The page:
Plant powered diets are big news and the benefits of eating mostly plants can not be underestimated. But there is one type of plant food that is more controversial than all the rest. It seems that everyone has an opinion on whether or not we should eat soy, and that is because it has been linked to thyroid issues, digestive problems and even breast cancer.
As a naturopath and nutritionist who supports women’s hormonal health at all stages of life, I suggest instead the question we should be asking is, what type of soy do we eat? It is important to understand there are different types and quality of soy products. Asian countries consume whole soybeans, with or without fermentation, whereas Western countries use higher amounts of processed soy, including soy proteins and supplements, which alters the nutrient profile and health properties considerably.
Soy is controversial because it contains plant hormones called phytoestrogens — compounds that have a similar structure to our natural sex hormone oestrogen. Phytoestrogens have been shown to support pre and post menopausal women that are experiencing a decline in endogenous estrogen production.
The phytoestrogens from plant foods fool the body into thinking it still has some oestrogen. The oestrogen receptors in your body ‘recognise’ and accept any substance that has a similar molecular structure to endogenous oestrogen. So where oestrogen would normally latch on, phytoestrogens fill their space. So, your brain says, ‘Hang on a minute! I have some oestrogen so I don’t need to have that hot flush now!’.
As for what type of soy we should be eating, it is important to choose carefully. Always aim for the whole food and look for organic whole soy products such as soybeans, tofu, miso, edamame, tempeh and whole soybean milk.
Other phytoestrogen rich foods to include are flax seeds, sesame seeds, sunflower seeds, almonds, walnuts, oats, barley, legumes, clover, mung beans, alfalfa and soybean sprouts.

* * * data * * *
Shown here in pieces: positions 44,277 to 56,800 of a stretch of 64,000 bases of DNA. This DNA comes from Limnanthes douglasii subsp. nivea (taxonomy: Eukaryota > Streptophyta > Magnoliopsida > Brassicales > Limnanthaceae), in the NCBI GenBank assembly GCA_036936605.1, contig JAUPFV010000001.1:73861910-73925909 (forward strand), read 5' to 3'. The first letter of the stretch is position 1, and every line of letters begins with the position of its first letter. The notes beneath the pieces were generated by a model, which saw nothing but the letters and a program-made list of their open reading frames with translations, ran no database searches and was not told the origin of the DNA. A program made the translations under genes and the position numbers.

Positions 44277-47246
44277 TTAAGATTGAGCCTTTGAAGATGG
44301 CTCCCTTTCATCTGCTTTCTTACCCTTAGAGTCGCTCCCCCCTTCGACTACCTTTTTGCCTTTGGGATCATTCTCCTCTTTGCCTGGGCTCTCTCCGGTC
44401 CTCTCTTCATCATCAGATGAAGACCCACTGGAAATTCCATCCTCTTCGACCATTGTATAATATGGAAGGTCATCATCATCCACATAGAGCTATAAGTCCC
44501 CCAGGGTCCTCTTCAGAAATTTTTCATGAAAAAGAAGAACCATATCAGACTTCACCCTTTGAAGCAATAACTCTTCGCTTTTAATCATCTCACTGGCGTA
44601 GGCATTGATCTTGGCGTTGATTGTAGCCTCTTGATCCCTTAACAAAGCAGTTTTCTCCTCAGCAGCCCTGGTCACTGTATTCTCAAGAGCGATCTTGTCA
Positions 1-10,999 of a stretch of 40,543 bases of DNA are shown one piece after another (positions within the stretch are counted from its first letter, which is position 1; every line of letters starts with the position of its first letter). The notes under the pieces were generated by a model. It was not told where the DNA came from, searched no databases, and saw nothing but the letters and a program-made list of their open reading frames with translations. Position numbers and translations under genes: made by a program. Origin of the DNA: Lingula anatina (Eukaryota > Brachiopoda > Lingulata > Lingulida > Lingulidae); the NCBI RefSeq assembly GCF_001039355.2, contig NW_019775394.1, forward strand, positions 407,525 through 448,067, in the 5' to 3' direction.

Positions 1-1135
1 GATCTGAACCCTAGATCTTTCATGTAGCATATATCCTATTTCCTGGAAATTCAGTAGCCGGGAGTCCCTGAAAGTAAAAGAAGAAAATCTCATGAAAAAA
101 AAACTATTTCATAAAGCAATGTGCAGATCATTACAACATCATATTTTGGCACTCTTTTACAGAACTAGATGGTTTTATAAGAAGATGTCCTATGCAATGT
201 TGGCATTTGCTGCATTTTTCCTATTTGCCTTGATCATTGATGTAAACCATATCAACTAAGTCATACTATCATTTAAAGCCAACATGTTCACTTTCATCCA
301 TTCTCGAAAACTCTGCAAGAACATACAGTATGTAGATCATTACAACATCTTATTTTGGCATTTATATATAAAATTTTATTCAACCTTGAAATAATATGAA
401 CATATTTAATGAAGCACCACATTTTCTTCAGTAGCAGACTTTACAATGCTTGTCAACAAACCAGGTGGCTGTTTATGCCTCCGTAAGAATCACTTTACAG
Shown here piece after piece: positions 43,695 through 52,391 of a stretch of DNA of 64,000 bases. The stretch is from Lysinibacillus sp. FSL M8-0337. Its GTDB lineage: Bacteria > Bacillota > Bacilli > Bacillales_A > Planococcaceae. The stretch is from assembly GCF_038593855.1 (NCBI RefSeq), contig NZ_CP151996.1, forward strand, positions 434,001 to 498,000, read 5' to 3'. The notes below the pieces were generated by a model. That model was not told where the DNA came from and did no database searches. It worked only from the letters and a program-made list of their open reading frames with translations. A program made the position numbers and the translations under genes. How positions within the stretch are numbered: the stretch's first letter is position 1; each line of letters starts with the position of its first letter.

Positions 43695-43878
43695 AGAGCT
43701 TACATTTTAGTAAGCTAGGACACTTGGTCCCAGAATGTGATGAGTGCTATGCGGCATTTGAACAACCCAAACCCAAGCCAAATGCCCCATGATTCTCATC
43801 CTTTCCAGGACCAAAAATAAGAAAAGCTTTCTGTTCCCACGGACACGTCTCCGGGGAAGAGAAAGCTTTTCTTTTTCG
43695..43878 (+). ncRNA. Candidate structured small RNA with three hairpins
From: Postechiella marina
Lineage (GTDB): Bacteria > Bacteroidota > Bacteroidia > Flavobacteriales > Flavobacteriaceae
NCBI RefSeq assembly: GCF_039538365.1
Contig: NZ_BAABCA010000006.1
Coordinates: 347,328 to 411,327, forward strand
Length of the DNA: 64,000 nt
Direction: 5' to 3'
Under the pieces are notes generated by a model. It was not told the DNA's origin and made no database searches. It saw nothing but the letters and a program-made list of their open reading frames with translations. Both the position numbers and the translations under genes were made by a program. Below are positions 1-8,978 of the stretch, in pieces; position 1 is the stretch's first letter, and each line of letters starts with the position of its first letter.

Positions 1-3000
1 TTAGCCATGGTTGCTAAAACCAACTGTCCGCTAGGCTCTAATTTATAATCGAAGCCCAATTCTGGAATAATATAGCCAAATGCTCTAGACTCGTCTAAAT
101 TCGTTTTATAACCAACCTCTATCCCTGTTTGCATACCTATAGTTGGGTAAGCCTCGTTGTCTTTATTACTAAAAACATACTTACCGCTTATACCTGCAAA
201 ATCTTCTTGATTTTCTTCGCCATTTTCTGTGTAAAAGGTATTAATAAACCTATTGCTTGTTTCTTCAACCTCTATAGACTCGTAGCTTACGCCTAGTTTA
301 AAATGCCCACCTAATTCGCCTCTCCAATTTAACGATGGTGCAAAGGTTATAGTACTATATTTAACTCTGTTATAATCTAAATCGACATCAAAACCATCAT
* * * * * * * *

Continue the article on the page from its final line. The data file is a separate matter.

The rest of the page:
There are many reasons to avoid genetically modified soy in processed foods and soy supplements -think soy protein isolate in protein powders – as it is estimated about 70 percent of the isoflavones in whole soybeans are lost during processing. The negative long-term health implications of eating genetically modified foods which have been sprayed with toxic herbicides are also still not completely understood.
So how much soy is enough?
The beneficial effects of soy during menopause are more convincing when soy has been consumed from your 40s onwards, and like most things, consistency is key. Research demonstrates that as little as 100 grams of tofu or 2 heaped dessert spoons of freshly ground linseeds every day can lessen hot flushes and improve vaginal dryness after six weeks of regular daily consumption.
The simplest way is to begin with those phytoestrogen foods you love to eat and work them into your everyday meals. If you love chickpeas swap them for the beef in your next curry. Add two heaped dessert spoons of freshly ground flaxseeds to your weekend smoothie or breakfast granola. Sprinkle alfalfa sprouts on your workday salads or enjoy a miso soup as a snack mid-afternoon. Add legumes to your soups. Swap the butter in your sandwich for tahini paste. Add flaxseed crackers to your Friday night cheese board or choose teriyaki tofu instead of chicken when eating out at your favourite Japanese. All easy ways to up the phytoestrogen content on your plate and use food as medicine in your very own kitchen!